In the past half decade, Greek yogurt has received enormous attention for its health benefits, and it’s here to stay. According to Packaged Facts, Greek yogurt made up 35% of all yogurt sales in 2012, increasing from just 1% in 2007. However, with increased sales comes increased waste. Even though the benefits are undeniable, new research has shown that Greek yogurt might actually be harming someone – the environment.
Greek yogurt companies can only strain one ounce of Greek yogurt to every three to four ounces of milk, leaving behind a byproduct called acid whey. However, simply dumping it would cause huge environmental problems, tainting waterways and killing thousands of fish. But with such a rise in consumer demand, these companies are desperately trying to keep up with America’s love affair.
Chobani has apparently called upon local farmers to take the whey off their hands for significant compensation. Modern Farmer first reported that local farms mix the whey with silage to feed their livestock, add it to their fertilizer, and even convert it for electricity usage. It’s unhealthy for livestock, though; one farmer tells them, “it’s also sort of like feeding your cows candy bars – they like it but can’t eat too much of it.” There’s also some talk about using the excess to create a new infant formula, but acid whey in large doses is harmful to the digestive system of humans as well.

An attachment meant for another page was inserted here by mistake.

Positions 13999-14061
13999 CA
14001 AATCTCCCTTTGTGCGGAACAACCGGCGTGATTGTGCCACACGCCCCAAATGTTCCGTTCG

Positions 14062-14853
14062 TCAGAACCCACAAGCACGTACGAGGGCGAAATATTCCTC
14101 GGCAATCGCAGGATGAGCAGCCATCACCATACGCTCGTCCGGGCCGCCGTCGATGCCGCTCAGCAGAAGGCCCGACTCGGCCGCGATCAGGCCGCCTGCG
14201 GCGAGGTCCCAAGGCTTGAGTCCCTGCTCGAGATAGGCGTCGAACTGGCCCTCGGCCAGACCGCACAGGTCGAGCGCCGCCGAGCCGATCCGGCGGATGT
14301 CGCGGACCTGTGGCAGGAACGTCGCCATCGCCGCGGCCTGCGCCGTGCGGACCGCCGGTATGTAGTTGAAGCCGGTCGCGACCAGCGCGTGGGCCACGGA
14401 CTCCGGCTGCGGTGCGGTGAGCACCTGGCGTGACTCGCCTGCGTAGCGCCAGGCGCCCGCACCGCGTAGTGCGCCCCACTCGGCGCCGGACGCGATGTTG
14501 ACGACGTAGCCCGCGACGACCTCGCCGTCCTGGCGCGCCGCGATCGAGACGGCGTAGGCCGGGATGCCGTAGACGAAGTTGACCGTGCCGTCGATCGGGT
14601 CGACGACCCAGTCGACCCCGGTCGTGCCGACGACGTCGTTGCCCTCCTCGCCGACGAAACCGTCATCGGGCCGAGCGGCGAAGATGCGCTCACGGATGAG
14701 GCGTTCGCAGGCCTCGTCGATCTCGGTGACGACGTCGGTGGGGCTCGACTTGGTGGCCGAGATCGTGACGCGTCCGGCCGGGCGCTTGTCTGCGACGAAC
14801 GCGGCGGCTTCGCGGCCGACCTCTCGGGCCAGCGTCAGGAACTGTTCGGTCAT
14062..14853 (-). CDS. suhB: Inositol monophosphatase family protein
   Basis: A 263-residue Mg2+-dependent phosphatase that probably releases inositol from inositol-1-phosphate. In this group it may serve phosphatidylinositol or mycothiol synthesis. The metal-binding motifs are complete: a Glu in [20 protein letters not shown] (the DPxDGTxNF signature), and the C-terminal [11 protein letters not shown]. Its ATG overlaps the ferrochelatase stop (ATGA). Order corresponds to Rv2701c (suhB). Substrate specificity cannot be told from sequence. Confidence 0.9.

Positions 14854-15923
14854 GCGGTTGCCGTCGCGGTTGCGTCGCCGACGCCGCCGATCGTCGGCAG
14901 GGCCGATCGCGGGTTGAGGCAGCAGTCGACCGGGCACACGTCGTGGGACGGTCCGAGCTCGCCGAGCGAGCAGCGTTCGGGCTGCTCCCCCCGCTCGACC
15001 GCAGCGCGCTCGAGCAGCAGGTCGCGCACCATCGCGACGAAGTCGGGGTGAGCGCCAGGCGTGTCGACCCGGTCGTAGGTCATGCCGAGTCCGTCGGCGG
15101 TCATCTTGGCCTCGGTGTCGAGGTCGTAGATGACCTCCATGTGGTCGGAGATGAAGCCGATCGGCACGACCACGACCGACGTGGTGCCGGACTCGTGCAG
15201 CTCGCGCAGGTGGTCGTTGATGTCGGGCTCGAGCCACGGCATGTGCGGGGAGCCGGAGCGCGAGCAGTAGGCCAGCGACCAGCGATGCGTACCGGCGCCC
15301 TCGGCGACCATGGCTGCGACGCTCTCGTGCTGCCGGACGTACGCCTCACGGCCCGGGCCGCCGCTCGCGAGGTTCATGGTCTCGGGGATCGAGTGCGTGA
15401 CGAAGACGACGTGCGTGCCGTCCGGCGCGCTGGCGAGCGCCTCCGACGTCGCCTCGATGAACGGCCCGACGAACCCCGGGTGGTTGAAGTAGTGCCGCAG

In the meantime, companies are secretly racing to find the best disposal options, but with the more Greek yogurt eaten, the more acid whey is produced. Despite the valiant effort, it seems we are a long way away from finding a solution to whey.
UPDATE: A rep from Chobani had this to add:
"At Chobani, we are committed to being a good community partner. That includes finding responsible uses for whey, a natural byproduct of the process to create authentic strained Greek Yogurt. We are constantly exploring the best ideas and options for beneficial whey use.
Right now, we choose to return whey to farmers, most of whom use it as a supplement to their livestock feed. Some is used as a land-applied fertilizer but only at farms that have nutrient management plans in place with the state environmental conservation agency. A small percentage is also sent to community digesters, where the whey is used to produce energy."